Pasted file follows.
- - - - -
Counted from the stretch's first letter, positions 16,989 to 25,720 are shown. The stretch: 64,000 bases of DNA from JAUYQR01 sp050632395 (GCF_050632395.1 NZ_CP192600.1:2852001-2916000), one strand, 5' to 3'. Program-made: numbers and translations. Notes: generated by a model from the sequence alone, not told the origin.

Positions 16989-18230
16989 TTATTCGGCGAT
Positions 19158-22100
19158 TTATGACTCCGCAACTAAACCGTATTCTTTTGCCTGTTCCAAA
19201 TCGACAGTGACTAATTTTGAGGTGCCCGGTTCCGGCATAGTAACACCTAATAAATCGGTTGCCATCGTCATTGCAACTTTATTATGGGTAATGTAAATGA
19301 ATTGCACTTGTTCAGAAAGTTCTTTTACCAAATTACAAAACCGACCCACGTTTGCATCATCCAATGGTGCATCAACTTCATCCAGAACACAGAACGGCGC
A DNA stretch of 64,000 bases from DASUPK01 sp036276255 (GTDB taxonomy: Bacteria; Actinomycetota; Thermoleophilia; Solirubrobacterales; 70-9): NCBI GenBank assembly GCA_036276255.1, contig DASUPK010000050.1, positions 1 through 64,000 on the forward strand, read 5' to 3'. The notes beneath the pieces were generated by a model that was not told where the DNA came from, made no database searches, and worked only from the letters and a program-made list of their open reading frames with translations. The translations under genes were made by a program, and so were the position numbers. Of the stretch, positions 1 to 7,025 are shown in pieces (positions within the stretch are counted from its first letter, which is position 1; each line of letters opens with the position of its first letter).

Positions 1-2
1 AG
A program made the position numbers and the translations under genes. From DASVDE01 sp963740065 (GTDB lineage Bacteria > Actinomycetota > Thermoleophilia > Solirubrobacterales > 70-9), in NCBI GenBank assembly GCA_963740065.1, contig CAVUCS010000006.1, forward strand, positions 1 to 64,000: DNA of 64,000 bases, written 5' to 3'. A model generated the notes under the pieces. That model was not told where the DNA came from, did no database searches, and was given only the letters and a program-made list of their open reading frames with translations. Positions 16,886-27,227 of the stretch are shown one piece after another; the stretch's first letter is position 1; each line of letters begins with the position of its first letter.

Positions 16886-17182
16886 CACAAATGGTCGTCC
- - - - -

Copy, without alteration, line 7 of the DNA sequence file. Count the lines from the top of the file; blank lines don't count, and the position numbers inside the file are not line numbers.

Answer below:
19301 ATTGCACTTGTTCAGAAAGTTCTTTTACCAAATTACAAAACCGACCCACGTTTGCATCATCCAATGGTGCATCAACTTCATCCAGAACACAGAACGGCGC